We appreciate the opportunity to comment on the Agencies' proposal to implement the FACTA Disposal Rule. We again urge the Agencies to adopt stronger standards for the proper disposal of all data that includes sensitive personal information. These standards should apply to the financial institution and any service providers that possess information through the disposal process.
Beth Givens, Director
Tena Friery, Research Director
Privacy Rights Clearinghouse
3100 5th Ave., Suite B
San Diego, CA 92103
Dian Black, Director
P.O. Box 1198 No. 1127
Sacramento, CA 95812
Jennette Gayer, Consumer Advocate
3435 Wilshire Blvd., Suite 380
Los Angeles, CA 90010
Ken McEldowney, Executive Director
717 Market St., Suite 310
San Francisco, CA 94103
Gail Hillebrand, Senior Attorney
1535 Mission St.
San Francisco, CA 94103
Chris Hoofnagle, Associate Director
Electronic Privacy Information Center
1718 Connecticut Ave., N.W.
Washington, D.C. 20009
Linda Foley and Jay Foley, Co-Executive Directors
Identity Theft Resource Center
P.O. Box 26833
San Diego, CA 92196
Ed Mierzwinski, Consumer Program Director
218 D St., S.E.
Washington, D.C. 20003
The Privacy Rights Clearinghouse is a nonprofit consumer information and advocacy organization based in San Diego, CA, and established in 1992. The PRC advises consumers on a variety of informational privacy issues, including financial privacy. It represents consumers' interests in legislative and regulatory proceedings on the state and federal levels. www.privacyrights.org
Calegislation is a resource center that provides consumer privacy information with a focus on public safety. Based in San Diego, the center provides educational information to consumers, legislators, and governmental agencies and is part of a national information sharing network of domestic violence advocates.
CALPIRG is a 30 year old statewide non-profit and non-partisan membership organization that stands up for California consumers. www.calpirg.org
Consumer Action is a non-profit consumer education and advocacy organization serving consumers since 1971. It provides consumers with information and education on matters of telecommunications, privacy, predatory lending and banking/credit issue through its national network of 7,000 community based organizations. Consumer Action advocates at the state and federal legislative levels for consumer rights in the policy areas of banking and credit, product safety, privacy and identity theft and other issues affecting the quality of life of California consumers. www.consumer-action.org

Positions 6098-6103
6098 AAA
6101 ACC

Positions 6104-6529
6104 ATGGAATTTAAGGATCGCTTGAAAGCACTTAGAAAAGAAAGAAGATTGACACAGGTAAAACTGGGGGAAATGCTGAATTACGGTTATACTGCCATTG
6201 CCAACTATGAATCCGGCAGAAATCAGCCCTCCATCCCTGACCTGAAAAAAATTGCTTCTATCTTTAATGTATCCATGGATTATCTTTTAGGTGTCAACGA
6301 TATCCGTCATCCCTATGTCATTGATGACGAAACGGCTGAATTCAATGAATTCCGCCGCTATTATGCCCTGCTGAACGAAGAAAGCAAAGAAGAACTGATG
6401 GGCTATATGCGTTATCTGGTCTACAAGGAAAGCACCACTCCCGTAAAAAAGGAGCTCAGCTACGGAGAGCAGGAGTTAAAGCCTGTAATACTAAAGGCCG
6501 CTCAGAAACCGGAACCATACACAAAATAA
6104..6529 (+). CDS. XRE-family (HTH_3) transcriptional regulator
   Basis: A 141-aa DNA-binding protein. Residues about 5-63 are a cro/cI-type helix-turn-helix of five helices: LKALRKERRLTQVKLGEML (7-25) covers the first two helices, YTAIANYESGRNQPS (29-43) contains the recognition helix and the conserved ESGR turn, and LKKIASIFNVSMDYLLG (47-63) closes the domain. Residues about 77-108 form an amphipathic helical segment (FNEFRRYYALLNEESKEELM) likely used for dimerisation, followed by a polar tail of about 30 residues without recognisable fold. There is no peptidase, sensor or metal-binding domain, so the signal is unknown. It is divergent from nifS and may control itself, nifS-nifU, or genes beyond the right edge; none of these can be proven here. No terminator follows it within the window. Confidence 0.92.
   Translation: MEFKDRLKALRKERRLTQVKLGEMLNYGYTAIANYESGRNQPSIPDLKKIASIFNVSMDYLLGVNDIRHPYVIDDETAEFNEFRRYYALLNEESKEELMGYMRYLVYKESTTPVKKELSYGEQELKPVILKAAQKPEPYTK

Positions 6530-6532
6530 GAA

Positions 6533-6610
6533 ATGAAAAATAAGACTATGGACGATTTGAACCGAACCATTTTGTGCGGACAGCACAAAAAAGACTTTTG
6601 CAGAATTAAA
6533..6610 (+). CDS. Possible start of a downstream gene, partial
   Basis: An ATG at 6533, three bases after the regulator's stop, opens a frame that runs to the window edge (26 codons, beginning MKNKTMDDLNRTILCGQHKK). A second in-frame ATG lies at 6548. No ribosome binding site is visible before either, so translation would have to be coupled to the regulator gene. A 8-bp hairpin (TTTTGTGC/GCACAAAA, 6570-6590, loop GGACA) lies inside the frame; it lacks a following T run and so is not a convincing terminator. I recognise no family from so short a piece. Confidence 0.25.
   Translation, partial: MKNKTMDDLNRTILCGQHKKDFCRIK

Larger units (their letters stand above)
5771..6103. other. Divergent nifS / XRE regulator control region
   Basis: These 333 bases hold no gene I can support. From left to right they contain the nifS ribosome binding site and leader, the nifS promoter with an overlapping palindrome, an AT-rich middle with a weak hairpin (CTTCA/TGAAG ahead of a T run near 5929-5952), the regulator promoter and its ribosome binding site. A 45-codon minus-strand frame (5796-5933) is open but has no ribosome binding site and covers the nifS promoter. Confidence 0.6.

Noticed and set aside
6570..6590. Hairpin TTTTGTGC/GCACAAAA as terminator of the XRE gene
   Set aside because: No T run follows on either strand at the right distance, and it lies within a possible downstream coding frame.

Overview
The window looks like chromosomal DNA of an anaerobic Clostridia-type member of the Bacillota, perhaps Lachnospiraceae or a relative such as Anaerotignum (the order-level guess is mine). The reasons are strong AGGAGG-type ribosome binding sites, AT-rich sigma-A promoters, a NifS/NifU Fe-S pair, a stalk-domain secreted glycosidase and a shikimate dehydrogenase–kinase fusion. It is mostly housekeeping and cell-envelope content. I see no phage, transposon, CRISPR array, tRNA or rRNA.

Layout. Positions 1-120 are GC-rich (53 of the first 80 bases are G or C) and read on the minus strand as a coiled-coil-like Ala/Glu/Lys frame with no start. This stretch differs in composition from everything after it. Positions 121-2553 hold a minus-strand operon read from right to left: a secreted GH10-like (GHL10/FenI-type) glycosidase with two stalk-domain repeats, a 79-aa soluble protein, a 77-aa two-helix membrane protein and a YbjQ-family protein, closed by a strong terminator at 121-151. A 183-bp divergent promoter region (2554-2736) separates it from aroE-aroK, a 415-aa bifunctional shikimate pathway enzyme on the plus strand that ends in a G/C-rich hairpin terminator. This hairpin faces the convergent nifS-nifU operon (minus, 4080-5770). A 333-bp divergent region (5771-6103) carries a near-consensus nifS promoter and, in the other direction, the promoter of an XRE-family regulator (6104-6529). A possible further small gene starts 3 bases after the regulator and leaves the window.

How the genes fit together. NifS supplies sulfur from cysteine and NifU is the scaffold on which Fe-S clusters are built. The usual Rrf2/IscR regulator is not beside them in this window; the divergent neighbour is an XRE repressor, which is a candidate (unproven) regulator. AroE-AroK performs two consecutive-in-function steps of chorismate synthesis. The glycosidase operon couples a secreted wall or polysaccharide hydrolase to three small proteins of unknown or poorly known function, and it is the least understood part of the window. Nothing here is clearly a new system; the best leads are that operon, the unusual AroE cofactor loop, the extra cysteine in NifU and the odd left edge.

Consumers Union is a nonprofit membership organization chartered in 1936 under the laws of the State of New York to provide consumers with information, education, and counsel about goods, services, health and personal finance; and to initiate and cooperate with individual and group efforts to maintain and enhance the quality of life for consumers. Consumers Union has actively supported a wide variety of state consumer protection laws, including in the areas of credit, finance, and disclosure, including identity theft prevention laws and anti-predatory lending laws. www.consumer.org
The Electronic Privacy Information Center (EPIC) is a public interest research center in Washington, D.C. It was established in 1994 to focus public attention on emerging civil liberties issues and to protect privacy, the First Amendment, and constitutional values. www.epic.org
The Identity Theft Resource Center is a national nonprofit organization that focuses exclusively on identity theft. It was established in 1999. ITRC's mission is to research, analyze and distribute information about the growing crime of identity theft. It serves as a resource and advisory center of identity theft information for consumers, victims, law enforcement, the business and financial sectors, legislators, media and governmental agencies. www.idtheftcenter.org
U.S. Public Interest Research Group (U.S. PIRG) serves as the national lobbying office for state Public Interest Research Groups. PIRGs are non-profit, non-partisan public interest advocacy organizations with members around the country. www.uspirg.org